NASVHILLE, Tenn. (WTVF) — The brown cardboard boxes pass through the hands of Mark Hudson at a dizzying pace, one after another headed to all corners of Tennessee. If only the contents of one of them contained the kidney Mark needs to save his life.
The sounds from the roaring conveyor belts inside this Franklin UPS shipping facility are often so loud it’s near impossible for workers here to talk, let alone carry on any kind of meaningful conversation. Which is why, until recently, most of Mark’s colleagues didn’t know that this 55-year-old man needed a kidney transplant, or he may die.
“I’m just worn down. I’ve been trying to hang in there for the last year and a half but I’m drained and I have no energy,” Mark says as he stands in the narrow space between shelves, packing boxes in the back of a brown UPS truck.
Mark spent nearly three decades driving one of these trucks but when doctors diagnosed him with polycystic kidney disease a few years ago he was forced to transition to the sorting line. The disease has slowly taken away Mark’s kidney functions. Doctors estimate that one of his failing kidneys is operating at around 12 percent, meaning without a transplant he could be weeks away from needing dialysis. The disease, which impacts more than 200,000 people each year, has made Mark so weak that he often misses work.
“I never feel rested. I’ve essentially been on the verge of end stage renal failure for the last year and a half now. It’s scary,” Mark says holding a small scanner that beeps as it reads the barcodes of the packages he’s stacking.
He’s admittedly gained some weight the last few years, mostly because the kidney disease keeps him from being active. Mark’s salt and pepper shaker hair has also started to thin. His wife Jennifer has slowly been watching her husband’s condition deteriorate.
“His color a lot of the times is just very pasty, we knew something had to be done but we were out of option,” says Jennifer who Mark has been married to for the 16 years.
In their seemingly interminable quest to find Mark a kidney, the couple thought they had exhausted nearly every option. Cousins, friends, distant family members they hardly knew, even Jennifer got tested to see if she was a match to give Mark a kidney. None of them were a match.
Jennifer knew the couple would need a miracle for Mark to survive.
“We were out of option but we just had to stick through it,” Jennifer says holding her husband hand.
It was just after Christmas when Mark returned from one of the countless sick days he’s had to take recently. He was preparing to go on short-term disability to begin dialysis when he struck up a conversation with a stranger at work named Heidi Harlson. Heidi happened to be standing next to him on the sorting line. As packages passed by the two of them, Mark began unraveling his story to a stranger. She only had one response.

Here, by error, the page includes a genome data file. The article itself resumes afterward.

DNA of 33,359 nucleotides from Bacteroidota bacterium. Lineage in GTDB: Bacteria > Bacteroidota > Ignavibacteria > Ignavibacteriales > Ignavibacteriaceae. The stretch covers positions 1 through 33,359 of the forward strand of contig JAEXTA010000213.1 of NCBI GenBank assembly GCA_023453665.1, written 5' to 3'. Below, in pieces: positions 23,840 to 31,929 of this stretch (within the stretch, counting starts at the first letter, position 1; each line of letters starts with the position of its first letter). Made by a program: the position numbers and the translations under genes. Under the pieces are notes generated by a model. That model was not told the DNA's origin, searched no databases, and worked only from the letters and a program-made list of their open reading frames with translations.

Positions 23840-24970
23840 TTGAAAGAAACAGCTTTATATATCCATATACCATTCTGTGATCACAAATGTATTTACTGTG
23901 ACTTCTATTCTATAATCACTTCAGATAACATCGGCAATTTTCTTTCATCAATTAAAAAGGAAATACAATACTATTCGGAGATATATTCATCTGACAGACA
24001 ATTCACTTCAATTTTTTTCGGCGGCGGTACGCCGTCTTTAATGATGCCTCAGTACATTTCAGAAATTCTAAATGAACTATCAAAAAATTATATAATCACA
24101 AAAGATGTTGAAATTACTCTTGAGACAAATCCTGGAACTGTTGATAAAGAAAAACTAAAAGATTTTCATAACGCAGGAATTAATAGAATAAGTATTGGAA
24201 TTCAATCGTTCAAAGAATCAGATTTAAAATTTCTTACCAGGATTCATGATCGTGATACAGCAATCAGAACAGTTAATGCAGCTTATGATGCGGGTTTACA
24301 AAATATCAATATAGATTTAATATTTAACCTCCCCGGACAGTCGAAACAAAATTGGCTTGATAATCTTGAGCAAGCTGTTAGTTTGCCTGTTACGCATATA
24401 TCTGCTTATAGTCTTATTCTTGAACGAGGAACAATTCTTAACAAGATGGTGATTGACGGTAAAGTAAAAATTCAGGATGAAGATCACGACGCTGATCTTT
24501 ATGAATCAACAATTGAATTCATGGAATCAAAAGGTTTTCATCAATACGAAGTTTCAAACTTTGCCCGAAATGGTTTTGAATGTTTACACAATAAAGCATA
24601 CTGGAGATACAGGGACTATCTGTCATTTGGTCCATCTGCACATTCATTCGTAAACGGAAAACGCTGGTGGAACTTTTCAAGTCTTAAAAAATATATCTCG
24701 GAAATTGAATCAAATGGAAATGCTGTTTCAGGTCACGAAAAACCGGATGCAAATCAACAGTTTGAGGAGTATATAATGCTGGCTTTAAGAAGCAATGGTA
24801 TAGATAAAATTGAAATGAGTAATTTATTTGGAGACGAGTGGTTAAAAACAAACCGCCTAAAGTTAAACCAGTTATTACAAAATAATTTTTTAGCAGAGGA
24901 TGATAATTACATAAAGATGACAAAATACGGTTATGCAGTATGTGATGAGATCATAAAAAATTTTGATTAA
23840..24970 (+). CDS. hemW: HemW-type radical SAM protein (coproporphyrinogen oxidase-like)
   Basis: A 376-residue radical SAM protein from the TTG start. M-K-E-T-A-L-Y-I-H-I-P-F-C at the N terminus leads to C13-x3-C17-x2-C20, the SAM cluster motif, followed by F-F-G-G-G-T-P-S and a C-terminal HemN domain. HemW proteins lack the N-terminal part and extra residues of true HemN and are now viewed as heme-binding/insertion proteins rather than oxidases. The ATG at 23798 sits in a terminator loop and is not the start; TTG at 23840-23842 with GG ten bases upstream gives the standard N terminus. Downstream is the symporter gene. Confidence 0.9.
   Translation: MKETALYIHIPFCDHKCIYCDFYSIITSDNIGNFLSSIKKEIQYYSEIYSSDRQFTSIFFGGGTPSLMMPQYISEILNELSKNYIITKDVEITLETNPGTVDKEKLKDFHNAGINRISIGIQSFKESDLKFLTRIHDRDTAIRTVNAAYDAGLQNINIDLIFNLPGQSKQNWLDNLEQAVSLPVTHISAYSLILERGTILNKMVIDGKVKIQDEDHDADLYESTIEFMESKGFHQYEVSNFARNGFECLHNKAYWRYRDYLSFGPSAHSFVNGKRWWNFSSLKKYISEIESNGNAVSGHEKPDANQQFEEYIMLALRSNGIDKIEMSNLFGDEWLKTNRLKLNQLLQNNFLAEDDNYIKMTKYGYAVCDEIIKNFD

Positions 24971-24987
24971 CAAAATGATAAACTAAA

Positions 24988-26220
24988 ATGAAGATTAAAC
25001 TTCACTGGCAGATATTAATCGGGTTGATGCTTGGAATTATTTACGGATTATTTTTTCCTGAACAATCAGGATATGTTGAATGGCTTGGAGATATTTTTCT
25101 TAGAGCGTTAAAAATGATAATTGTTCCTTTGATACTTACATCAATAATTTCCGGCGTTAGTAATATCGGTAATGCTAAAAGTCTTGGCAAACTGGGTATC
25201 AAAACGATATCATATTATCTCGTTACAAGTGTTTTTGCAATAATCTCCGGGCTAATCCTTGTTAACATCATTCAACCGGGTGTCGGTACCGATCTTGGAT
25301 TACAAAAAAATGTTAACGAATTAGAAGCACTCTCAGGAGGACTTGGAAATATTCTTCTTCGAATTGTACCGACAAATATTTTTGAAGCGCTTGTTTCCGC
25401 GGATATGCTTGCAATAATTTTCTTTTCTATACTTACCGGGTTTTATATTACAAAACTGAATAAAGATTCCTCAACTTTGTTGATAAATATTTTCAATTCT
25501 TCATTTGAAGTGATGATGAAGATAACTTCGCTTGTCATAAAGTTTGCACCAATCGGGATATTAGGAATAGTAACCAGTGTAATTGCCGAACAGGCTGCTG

“I looked at him and said ‘What can I do to help?’” Heidi recalls.
Mark was shocked.
“Basically there was this stranger saying ‘Mark I’ll give you a kidney,’ then she turned to me and said, ‘Wouldn’t you do it for me if I needed one?’” Mark says standing in the UPS warehouse.
“I knew if I could donate a kidney to him, I knew it would help him out. He was ill and I wanted to help,” says Heidi as it turned out spent 22 years as a registered nurse before joining UPS.
The nurse in her knew it was a long shot. But just weeks after their initial conversation, tests determined these two people who hardly knew one another had one very important thing in common, their blood type.
Mark and Heidi were a match.
“It was a very big surprise to both of us,” Heidi says.
“My wife says she’s our angel,” Mark adds with a bit of a crack in his voice.
Doctors wasted no time in scheduling the transplant surgery. Just a month after their initial conversation inside that sprawling UPS factory, Mark and Heidi found themselves sitting next to one another once again. This time though, inside a hospital recovery room at St. Thomas in Nashville.
“I guess it still hasn’t really sunk into me yet. There’s a piece of her in me. Thank God we got through it, thank God,” Mark explains with tubes and machines still attached to his body.
“I just feel very blessed, I tell her all the time I don’t know what to say other than I’m grateful,” he adds just hours after the surgery. Some of his natural skin color already returning to his face.
Mark will spend the next few months being monitored by doctors to make sure Heidi’s kidney isn’t being rejected. But so far the prognosis looks promising for a man who has learned the kindness of strangers can be lifesaving.
“It’s hard to put into words someone being so unselfish.”
For more information on being a kidney donor: https://www.kidney.org/